O the Red Rose Tree

August 6, 2009 at 1:38 am (Children's lit, Historical fiction) (, )

O the Red Rose Tree by Patricia Beatty

O the Red Rose Tree by Patricia Beatty

O the Red Rose Tree by Patricia Beatty
William Morrow and Company, 3rd edition, 1972
222 pages
Genre: Children’s literature, historical fiction

Synopsis & Review:When thirteen-year old Amanda Barnett and her friends Molly, Jessamine, and Euphemia meet the new neighbor Mrs Hankinson, they’re convinced she’s a witch. But her kindliness and fun spirit soon wins them over, just as her poverty, eccentricity, and pride alienate her from some of Nahcotta’s adults, including Amanda’s crotchety grandmother. To show up Grandma Barnett for her snobbery and rudeness, Amanda and the girls offer to help Mrs Hankinson find seven true reds so that she can make the quilt she’s dreamt of for the last sixty-three years of her life, the pattern O the Red Rose Tree–and in the bargain, show up Grandma by winning first prize at the County Fair.

Amanda has her shiftless but handsome brother Allen make a quiltframe for Mrs Hankinson while the girls work on finding seven different reds. On Washington’s Peninsula in 1983, this poses no small task, as the most common red in America is the cochineal-dyed Turkey red. Other than the ubiquitous Turkey red, all other true reds are European and very expensive, but where there’s a will, the girls will find a way. They will brave galloping pneumonia, Kissing John, shipwrecks, a flooded Portland, and do whatever it takes to help Mrs Hankinson.

This was the book I was looking for forever, and I must say, it was worth all the effort. Read the rest of this entry »

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Lacy Makes a Match

August 2, 2009 at 2:27 pm (Children's lit, Historical fiction, Juvanalia) (, )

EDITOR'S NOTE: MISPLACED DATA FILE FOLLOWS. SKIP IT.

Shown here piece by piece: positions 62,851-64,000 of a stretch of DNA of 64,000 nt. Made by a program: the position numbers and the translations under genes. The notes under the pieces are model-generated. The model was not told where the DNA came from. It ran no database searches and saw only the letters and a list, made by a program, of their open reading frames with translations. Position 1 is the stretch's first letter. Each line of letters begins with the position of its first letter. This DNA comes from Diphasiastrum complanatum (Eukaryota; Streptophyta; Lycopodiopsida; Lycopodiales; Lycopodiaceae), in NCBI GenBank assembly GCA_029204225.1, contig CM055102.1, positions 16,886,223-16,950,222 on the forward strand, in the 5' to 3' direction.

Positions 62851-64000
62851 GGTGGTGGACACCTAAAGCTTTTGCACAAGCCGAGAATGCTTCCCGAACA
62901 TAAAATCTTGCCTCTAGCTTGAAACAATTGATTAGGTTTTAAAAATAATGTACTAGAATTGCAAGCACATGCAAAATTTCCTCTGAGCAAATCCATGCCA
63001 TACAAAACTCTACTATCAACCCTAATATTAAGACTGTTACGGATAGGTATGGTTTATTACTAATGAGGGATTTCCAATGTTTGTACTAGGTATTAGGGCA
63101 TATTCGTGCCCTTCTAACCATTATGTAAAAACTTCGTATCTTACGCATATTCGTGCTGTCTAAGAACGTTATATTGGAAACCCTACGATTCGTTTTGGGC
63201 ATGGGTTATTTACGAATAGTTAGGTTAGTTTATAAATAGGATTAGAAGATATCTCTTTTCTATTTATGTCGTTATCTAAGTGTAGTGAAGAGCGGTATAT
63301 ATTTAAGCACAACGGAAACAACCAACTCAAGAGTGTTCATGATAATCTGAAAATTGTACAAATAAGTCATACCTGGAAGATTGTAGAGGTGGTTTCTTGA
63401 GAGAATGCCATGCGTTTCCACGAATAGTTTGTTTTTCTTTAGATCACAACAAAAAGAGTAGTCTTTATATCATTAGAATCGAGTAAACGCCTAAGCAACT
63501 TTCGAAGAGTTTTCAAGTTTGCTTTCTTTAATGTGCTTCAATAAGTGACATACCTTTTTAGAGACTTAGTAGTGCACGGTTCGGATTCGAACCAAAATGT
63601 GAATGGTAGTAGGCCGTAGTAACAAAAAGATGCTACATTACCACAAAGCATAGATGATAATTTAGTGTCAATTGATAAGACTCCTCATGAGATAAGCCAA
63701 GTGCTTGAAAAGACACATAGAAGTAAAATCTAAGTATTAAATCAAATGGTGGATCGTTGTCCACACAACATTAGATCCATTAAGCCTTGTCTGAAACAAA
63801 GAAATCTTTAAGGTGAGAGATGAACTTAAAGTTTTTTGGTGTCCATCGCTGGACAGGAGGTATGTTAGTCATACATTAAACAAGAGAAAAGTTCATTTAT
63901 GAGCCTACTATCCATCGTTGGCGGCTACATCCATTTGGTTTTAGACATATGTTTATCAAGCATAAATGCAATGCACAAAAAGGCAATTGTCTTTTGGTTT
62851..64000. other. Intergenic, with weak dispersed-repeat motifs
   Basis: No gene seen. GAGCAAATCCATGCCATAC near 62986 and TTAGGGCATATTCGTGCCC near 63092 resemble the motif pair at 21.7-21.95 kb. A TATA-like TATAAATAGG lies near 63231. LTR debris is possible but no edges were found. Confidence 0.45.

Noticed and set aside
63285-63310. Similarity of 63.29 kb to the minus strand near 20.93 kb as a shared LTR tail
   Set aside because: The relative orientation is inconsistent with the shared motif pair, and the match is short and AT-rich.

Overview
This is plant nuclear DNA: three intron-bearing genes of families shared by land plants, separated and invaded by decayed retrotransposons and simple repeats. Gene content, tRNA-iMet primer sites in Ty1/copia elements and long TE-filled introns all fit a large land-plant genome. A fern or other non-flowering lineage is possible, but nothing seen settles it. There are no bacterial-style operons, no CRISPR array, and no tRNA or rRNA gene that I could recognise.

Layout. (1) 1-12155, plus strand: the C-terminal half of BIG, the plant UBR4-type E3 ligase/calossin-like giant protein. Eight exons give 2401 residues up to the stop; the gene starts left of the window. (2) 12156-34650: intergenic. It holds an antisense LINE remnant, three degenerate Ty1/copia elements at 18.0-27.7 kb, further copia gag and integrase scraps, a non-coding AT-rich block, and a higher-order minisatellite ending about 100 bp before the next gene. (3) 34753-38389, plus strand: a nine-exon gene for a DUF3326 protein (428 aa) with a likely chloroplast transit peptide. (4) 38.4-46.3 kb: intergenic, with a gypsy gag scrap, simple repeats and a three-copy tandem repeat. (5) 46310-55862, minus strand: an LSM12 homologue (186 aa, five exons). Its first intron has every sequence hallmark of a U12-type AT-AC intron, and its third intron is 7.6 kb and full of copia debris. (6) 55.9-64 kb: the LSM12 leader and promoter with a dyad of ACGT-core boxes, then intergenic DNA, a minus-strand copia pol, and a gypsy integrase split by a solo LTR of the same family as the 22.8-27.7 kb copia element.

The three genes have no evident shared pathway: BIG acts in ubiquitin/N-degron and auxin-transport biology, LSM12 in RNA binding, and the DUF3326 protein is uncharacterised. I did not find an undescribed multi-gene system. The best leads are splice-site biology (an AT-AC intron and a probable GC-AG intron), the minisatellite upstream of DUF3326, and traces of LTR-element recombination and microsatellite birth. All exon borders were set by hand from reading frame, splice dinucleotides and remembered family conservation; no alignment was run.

Lacy Makes a Match by Patricia Beatty

Lacy Makes a Match by Patricia Beatty

Lacy Makes a Match by Patricia Beatty
William Morrow, 1st edition, 1979
222 pages
Genre: children’s literature, historical fiction

Synopsis & Review: Lacy Bingham has been feeling the loss of her adoptive mother; at twelve, she is the sole woman in the house, and stepping into Ma Bingham’s shoes is a mighty tall order for a girl in school. Frustrated at all the cooking, cleaning, laundry, mending, and more there is to do four her father and three grown brothers, Lacy casts about for some solution. Inspiration comes in the form of her eldest brother Hector’s sudden elopement: if her two other brothers, Michael and Eldon were to marry, then she would have only one other person to look after! And with that, Lacy hatches a scheme to write to a lonely hearts paper for suitable women. As she hunts for wives for her brothers, Lacy also investigates her own past, curious about how she came to be left on the Bingham’s property as a baby.

This is another of Patricia Beatty’s charming novels about spunky young girls on America’s frontiers. Read the rest of this entry »

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Melinda Takes a Hand

July 27, 2009 at 5:15 pm (Children's lit) ()

Melinda Takes a Hand by Patricia Beatty

Melinda Takes a Hand by Patricia Beatty

Melinda Takes a Hand by Patricia Beatty
William Morrow & Co, 1st printing, 1983
196 pages
Genre: Children’s literature

Synopsis & Review: Thirteen-year old Melinda Carpenter was endowed with generous horse sense, so when her older sister Sarah Jane plans to travel from Chicago to San Francisco to marry her fiancé Edgar Everett Potter III, their aunt and uncle send Melinda along to represent the family and keep an eye on Sarah Jane. But upon their arrival in Goldendale, Colorado to meet his parents, the letter waiting for Sarah Jane so upsets her that she breaks off the engagement right there and then. To protect Sarah Jane and give her some time, Melinda first cables Edgar Everett Potter III with news that Sarah Jane has run off with a train conductor, then cables her aunt and uncle to tell them that Edgar Everett Potter III drowned at sea. Rather than return to Chicago as an object of scorn, Sarah Jane decides to stay in Goldendale, and Melinda stays with her. To earn their keep, Sarah Jane begins housekeeping for a local judge, while Melinda acts as his dog-catcher. Though Goldendale is a tiny town of the Wild West and can’t hold a candle to the Chicago of the World’s Fair, Melinda finds plenty in Goldendale to keep her busy, from errant Great Danes to English lords and their castle, and county seat politics to school bullies.     Read the rest of this entry »

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